Building on a longstanding terminological discussion in the field of textual scholarship, this essay explores the archival and editorial potential of the digital scholarly edition. Following Van Hulle and Eggert, the author argues that in the digital medium these traditionally distinct activities now find the space they need to complement and reinforce one another. By critically examining some of the early and more recent theorists and adaptors of this relatively new medium, the essay aims to shed a clearer light on some of its strengths and pitfalls. To conclude, the essay takes the discussion further by offering a broader reflection on the difficulties of providing a ‘definitive’ archival base transcription of especially handwritten materials, questioning if this should be something to aspire to for the edition in the first place.
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As Patrick Sahle posited the second part of his Digitale Editionsformen: ‘Das Kennzeichen des gegenwärtigen Medienwandels ist nicht so sehr ein Wechsel des Medien, sondern vielmehr ein Transmedialisierung!’ (2013: 161; see also 162).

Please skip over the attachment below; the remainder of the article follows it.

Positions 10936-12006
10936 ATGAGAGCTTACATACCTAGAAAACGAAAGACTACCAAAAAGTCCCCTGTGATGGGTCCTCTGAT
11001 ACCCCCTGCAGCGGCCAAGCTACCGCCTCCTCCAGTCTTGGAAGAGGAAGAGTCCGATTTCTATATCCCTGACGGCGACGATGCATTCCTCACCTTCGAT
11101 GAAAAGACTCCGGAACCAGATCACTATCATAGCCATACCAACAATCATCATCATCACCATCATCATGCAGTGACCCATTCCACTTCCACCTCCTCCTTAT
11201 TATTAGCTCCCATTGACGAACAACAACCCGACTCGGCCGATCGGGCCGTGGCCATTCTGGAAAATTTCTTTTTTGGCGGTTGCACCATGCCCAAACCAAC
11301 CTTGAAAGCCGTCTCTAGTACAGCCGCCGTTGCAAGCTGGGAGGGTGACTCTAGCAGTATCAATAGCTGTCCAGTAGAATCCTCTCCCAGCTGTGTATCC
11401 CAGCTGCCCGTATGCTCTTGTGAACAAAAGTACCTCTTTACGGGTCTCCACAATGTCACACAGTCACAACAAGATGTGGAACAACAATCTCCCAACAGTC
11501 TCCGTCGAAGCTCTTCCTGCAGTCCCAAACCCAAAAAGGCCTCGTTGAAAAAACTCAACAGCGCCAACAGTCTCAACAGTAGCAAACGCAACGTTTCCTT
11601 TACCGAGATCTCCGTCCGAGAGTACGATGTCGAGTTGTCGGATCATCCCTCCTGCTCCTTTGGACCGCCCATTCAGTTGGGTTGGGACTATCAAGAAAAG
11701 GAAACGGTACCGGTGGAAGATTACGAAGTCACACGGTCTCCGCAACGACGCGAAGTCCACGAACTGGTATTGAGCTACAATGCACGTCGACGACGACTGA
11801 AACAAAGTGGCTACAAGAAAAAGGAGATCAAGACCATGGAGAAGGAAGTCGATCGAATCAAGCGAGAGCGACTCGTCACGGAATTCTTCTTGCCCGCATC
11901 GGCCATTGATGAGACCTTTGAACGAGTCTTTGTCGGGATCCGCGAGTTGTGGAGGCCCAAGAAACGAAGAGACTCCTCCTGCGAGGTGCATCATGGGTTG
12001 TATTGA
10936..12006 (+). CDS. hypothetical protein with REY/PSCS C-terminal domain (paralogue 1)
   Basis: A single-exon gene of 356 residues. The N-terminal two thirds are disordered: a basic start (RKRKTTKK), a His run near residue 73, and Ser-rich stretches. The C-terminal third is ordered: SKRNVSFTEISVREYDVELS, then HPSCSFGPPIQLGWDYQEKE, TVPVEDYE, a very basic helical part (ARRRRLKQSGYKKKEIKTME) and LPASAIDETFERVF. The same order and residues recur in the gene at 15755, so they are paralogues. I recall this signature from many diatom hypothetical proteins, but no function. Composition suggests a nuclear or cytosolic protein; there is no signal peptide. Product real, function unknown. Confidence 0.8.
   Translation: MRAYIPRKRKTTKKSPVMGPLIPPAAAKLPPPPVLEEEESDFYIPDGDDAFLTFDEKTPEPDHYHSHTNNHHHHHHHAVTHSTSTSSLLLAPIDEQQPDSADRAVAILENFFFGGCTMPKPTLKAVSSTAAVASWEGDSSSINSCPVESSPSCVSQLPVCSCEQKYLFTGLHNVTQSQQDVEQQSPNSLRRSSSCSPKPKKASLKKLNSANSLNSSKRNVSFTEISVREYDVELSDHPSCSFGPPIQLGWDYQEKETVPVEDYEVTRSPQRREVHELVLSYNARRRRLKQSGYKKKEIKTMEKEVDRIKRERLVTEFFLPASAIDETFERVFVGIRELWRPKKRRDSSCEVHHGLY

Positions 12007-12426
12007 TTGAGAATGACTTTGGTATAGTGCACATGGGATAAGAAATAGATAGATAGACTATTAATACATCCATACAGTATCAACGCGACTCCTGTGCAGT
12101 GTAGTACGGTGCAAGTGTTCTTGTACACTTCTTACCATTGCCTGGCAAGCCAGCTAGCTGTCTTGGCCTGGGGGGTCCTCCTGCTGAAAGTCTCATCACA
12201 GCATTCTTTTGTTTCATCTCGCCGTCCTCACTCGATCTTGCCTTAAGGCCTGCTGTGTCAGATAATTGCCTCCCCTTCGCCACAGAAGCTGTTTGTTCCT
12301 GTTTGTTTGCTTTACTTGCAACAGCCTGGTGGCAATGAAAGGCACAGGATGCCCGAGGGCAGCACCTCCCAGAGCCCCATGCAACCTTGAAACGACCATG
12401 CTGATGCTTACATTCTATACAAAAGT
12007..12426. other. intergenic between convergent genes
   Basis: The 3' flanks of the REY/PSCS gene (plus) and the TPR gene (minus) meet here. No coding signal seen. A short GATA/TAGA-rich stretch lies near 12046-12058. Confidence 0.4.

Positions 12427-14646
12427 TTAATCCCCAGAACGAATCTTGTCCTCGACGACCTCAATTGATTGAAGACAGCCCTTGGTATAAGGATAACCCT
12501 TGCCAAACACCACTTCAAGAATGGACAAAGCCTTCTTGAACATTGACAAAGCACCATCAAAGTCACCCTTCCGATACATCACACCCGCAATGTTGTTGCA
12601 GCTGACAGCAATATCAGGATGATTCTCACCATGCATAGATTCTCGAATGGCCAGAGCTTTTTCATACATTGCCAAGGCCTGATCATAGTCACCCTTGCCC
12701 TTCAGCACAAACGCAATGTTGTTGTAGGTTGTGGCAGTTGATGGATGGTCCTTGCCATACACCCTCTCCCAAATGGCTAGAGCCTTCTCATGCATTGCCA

In ‘Edition, Project, Database, Archive, Thematic Research Collection: What’s in a Name?’ Price weighed a series of alternatives against one another and makes a case for switching to the concept of ‘arsenal’ instead (2009).
See: http://www.beckettarchive.org/introduction.jsp. Note the use of the word ‘series’ here, another term to add to the list – and one that is again perhaps more firmly rooted in print culture.
Gerrit Brünning, one of the collaborators on the Faust Edition explained as much at a talk that he gave at the University of Antwerp as part of the Platform Digital Humanities Lecture Series (26 March 2018).
More specifically, Eggert mentions the ISO-646 character set. This character set is a successor of ASCII (the American Standard Code of Information Interchange), and the predecessor of today’s international standard character set called Unicode.
In fact, Shillingsburg’s own list of these ‘visual elements with semantic force’ for manuscripts explicitly includes ‘insertions above and below lines and in margins’ (2015, 17).
In his paper, Shillingsburg foresees two exceptions to this rule: ‘a new authoritative witness to the work or the discovery of error in the original work’ (2015: 24). But the images that represent the document may need to be updated as well, if the edition wants to conform to newer and higher digital imaging standards. Such an update will invariably have a number of implications for the image-text linking tools that the content management framework uses, but it may also have consequences for the text, if the new image clarifies a textual feature the discovery of that the old image could not.
The CHCA and its multi-version-document (MVD) encoding scheme are discussed in more detail elsewhere in this volume.
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Dillen, W. On edited archives and archived editions. Int J Digit Humanities 1, 263–277 (2019). https://doi.org/10.1007/s42803-019-00018-4
- Digital scholarly editing
- Textual criticism